Wakka Wakka and Kombumerri choreographer and performer Katina Olsen is one of four talented dance makers debuting brand new pieces for this year’s New Breed, our annual showcase of fresh ideas and raw talent from some of Australia’s most exciting choreographers.
Her choreographic interests lie in Indigenous cultural dance and story with an interdisciplinary approach fusing film, theatre, moving sculpture and installation. Ahead of the season, we chatted to her about the inspirations behind her new work Mother’s Cry, what audiences can expect and her choreographic style.
Q. What is the inspiration behind the work you’re creating for New Breed, Mother’s Cry?
Stories and knowledge told by my Elders as well as the current state of the earth.
Q. Do you normally work with dancers? Tell us about your past choreographic experiences.
Yes, I’ve worked with dancers with a great range of different abilities and experiences. I’ve worked with my peers in Sydney from Dance Makers Collective, third year students at QUT, Indigenous youth trained and non-trained dancers throughout regional and remote Australia and dancers of different abilities in Norway. It’s been an adventure and definitely rewarding to work with dancers from a variety of differing life experiences. I’ve also learned a great deal from opportunities working with actors in theatre and TV as well.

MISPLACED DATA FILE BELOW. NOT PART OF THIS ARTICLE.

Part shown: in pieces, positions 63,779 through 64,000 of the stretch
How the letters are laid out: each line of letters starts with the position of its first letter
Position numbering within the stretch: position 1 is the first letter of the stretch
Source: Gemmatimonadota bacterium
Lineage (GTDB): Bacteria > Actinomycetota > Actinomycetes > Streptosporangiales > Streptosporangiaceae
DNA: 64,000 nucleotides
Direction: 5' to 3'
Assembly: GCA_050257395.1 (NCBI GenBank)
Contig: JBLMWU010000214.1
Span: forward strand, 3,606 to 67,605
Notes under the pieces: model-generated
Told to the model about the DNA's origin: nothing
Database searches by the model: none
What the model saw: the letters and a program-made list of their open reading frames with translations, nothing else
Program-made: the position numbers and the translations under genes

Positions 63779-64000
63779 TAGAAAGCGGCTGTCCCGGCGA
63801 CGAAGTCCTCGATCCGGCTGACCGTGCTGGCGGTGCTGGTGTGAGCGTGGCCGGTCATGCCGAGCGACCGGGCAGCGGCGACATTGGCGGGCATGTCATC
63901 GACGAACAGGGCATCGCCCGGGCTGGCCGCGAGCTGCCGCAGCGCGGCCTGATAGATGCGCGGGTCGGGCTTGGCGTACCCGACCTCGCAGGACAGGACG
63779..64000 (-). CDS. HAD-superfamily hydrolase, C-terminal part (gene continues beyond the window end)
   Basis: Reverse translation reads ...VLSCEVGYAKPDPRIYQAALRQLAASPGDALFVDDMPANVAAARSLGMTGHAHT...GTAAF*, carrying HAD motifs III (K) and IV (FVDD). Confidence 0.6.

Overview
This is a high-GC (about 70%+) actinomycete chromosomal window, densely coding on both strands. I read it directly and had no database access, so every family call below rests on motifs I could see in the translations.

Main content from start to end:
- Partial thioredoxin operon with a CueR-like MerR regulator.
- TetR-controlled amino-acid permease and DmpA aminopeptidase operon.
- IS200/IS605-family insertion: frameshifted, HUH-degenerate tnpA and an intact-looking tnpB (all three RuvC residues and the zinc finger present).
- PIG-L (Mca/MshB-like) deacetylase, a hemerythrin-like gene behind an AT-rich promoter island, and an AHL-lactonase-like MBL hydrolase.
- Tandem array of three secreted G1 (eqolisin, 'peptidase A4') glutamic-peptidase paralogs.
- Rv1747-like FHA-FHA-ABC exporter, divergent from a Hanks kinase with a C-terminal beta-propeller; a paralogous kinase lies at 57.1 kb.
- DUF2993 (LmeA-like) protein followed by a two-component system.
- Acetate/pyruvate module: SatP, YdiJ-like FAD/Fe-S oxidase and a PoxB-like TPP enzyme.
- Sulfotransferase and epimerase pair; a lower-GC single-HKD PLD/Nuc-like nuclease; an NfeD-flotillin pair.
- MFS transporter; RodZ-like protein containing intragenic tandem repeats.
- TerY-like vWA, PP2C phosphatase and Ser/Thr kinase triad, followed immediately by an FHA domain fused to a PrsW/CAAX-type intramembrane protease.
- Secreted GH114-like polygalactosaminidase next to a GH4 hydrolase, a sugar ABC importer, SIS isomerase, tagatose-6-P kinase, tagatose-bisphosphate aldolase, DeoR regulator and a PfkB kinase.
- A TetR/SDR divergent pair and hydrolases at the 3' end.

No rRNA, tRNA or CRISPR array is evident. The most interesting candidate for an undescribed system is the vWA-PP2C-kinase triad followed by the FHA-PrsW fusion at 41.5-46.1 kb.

Q. How would you describe your choreographic style?
Gutsy, fluid, grounded, sculptural, earthy.
Q. How would you describe the music for your piece?
Spacious, mysterious, memories of something ancient with something looming.
Q. What can audiences expect from your piece?
I’m sure everyone will take from it something different depending on their own life experience, but I hope to share with audiences the journey through dance that I’ve learned from my Elders about our next life, and also leave space for us all to reflect on where we are now.
Q. What has been your career highlight so far?
It’s really difficult to narrow it down to one event, but a few come to mind: movement directing for the Malthouse play Walking into the Bigness, performing on Kombumerri country at Festival 2018 with Atamira Dance Company, performing with Bangarra on temporary outdoor stages in Torres Strait and Arnhem Land and working with all the incredible choreographers and directors I’ve had the chance to learn from (Vicki Van Hout, Victoria Hunt, Narelle Benjamin, Frances Rings, Stephen Page, Taree Sansbury, Martin del Amo, Tess de Quincey, Scott Wright and Wesley Enoch, to name a few). Choreographing for New Breed will definitely be added to the list!
Q. What do you love most about contemporary dance?
The opportunity and platform that we have to share stories, and those stories from my family that were suppressed through colonisation, which I’m now able to speak proudly of. I also love the freedom within contemporary dance and the rigorous research we undertake when making work. I never feel constrained or boxed within a particular style. Most importantly, I love and am grateful for the ability and responsibility we have to contribute to the continuing evolution of the oldest living culture in the world.
New Breed is on at Carriageworks, 29 November – 8 December.